Problem number two is when you include a protein in a carb-based sports drink the body has to work harder to break down that protein, and what that requires is shunting blood away from the muscles to help with the digestion of this protein, where you want to keep the blood to the muscles to help you keep on exercising longer and stronger.
And really, well I have four problems. The third problem is some people have some serious allergic reactions to intact proteins like whey and soy. Some may be very subtle where you don't even notice but some can be pretty severe, going back to that GI distress and stomach issues.
And then the fourth issue I have is if exercise is under five hours, I don't think you really need to include protein in a carb-based sports drink. If you're getting enough carbs, so like 30 to 90 grams on an hourly basis during endurance training or racing, that's gonna provide the majority of the energy to fuel your muscular contractions, and again to keep on exercising or racing longer and harder. Protein is gonna contribute very, very little to energy production during endurance exercise lasting less than five hours. And I would say even going beyond there I probably would not be consuming protein in sports drink form when the races get longer. There's just too many...or the potential exists for too many problems to occur and I really don't know if you would need the protein anyways.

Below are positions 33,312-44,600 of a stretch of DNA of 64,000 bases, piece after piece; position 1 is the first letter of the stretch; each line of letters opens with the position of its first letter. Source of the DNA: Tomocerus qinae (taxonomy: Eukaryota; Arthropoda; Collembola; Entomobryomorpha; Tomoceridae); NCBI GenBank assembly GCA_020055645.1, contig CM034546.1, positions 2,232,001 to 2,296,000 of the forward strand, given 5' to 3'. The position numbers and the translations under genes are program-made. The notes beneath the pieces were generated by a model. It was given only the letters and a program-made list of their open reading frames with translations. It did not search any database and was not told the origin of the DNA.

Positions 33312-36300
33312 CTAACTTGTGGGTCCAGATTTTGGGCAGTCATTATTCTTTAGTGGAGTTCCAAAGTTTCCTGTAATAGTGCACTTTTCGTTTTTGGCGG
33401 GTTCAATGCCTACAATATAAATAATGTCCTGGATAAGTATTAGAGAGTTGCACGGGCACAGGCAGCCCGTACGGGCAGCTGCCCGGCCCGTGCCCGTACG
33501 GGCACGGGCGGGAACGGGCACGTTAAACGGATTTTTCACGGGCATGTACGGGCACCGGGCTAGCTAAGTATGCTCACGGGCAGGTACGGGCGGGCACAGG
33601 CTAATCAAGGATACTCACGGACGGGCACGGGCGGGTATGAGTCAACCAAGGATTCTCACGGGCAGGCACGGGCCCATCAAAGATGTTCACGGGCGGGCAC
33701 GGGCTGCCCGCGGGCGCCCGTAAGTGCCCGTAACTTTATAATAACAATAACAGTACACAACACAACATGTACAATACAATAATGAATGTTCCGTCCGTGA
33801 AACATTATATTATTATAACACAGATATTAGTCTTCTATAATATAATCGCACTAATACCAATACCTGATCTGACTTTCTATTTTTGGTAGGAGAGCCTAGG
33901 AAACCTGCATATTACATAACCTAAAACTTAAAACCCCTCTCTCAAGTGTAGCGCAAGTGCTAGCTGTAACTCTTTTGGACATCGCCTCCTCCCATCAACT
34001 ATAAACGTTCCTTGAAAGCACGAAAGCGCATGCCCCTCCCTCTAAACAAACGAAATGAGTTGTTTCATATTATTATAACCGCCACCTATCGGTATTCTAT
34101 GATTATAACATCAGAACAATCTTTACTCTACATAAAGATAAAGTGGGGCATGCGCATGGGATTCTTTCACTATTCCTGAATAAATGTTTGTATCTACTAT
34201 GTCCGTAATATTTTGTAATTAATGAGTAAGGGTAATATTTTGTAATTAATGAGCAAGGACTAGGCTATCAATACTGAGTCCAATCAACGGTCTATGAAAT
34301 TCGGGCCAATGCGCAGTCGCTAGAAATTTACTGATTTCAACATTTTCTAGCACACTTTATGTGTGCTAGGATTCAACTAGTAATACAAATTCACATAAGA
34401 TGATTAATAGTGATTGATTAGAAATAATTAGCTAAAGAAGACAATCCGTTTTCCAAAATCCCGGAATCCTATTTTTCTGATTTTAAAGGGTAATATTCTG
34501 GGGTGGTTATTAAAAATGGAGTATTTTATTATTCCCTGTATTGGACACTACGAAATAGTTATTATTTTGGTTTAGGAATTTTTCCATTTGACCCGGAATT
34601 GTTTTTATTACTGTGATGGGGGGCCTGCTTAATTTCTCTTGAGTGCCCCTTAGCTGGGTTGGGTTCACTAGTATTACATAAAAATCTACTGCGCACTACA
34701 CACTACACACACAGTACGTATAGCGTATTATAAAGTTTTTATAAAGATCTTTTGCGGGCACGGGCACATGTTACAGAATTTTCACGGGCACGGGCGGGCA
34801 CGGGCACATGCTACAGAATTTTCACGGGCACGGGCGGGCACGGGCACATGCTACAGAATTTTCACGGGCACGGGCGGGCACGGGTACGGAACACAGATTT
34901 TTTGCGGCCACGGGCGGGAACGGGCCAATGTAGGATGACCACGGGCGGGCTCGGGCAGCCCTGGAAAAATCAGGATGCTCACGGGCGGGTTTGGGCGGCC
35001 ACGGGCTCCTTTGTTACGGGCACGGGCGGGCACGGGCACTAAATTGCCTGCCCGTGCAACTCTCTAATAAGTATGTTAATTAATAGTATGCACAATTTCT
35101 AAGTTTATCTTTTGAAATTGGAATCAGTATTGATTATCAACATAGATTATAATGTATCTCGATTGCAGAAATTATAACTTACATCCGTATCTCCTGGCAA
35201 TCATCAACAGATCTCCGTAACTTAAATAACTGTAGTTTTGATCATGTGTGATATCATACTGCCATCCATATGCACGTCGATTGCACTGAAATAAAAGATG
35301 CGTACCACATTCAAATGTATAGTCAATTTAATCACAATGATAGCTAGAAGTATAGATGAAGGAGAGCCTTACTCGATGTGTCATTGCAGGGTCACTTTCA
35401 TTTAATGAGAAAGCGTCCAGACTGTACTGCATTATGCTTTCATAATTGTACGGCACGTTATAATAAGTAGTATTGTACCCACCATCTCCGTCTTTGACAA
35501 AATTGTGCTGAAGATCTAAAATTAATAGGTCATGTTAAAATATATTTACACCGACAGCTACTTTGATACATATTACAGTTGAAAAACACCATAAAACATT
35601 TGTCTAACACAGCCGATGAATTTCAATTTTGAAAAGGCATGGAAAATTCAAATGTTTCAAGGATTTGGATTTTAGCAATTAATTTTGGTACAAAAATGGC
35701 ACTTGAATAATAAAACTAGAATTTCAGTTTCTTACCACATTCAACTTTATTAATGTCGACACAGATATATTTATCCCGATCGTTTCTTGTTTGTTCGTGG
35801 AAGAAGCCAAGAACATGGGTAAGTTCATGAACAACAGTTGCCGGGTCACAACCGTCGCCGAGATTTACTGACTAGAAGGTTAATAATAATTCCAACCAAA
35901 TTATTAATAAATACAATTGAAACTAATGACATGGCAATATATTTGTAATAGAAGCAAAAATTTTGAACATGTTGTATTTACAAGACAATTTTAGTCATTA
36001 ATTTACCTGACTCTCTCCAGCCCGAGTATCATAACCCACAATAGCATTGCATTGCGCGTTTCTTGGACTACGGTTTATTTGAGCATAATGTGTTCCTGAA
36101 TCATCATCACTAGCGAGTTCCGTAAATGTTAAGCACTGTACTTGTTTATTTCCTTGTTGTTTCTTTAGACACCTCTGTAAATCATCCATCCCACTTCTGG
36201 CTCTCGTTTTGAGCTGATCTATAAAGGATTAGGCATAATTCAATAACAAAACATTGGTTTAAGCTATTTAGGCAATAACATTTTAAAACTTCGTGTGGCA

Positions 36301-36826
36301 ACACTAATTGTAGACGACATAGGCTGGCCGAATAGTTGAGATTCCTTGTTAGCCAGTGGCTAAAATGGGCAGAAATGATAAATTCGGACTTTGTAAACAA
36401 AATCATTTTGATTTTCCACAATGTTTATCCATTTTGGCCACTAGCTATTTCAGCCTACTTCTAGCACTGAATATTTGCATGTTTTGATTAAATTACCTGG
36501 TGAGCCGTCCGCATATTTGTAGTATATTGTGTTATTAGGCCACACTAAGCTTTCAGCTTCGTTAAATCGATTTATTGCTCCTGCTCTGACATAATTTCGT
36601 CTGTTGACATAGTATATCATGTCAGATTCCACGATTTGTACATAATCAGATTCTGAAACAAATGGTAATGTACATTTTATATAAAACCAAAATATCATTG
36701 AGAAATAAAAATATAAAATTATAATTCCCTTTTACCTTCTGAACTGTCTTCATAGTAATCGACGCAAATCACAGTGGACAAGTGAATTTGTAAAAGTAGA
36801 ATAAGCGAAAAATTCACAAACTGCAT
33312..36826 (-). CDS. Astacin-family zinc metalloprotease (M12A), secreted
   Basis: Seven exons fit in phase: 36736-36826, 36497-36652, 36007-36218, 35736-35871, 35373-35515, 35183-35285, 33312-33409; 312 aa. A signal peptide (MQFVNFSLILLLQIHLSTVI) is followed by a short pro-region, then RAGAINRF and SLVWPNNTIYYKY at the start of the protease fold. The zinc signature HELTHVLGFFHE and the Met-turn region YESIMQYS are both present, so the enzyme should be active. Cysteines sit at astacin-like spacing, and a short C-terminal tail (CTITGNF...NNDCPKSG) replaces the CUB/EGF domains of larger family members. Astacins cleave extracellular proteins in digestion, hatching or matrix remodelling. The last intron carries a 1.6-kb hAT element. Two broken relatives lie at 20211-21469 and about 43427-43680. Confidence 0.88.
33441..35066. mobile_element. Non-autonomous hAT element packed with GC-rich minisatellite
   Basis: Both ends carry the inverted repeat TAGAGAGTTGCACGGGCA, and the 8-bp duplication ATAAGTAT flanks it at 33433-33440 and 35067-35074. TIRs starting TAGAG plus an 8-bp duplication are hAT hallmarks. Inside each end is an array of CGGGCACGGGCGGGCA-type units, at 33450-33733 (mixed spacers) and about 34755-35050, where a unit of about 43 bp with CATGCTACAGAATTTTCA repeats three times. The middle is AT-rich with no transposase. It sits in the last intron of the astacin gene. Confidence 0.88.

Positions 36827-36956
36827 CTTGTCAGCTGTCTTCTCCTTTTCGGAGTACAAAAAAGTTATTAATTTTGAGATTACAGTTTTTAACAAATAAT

Now, it will help reduce muscle protein breakdown during the exercise but then you're just looking at total recovery aspect. So if you're sipping on a carb-based sports drink with protein in it during endurance exercise, I mean you might be able to recover more quickly after your race or training is done, but that's a big if and I don't know of any research that demonstrates that at all.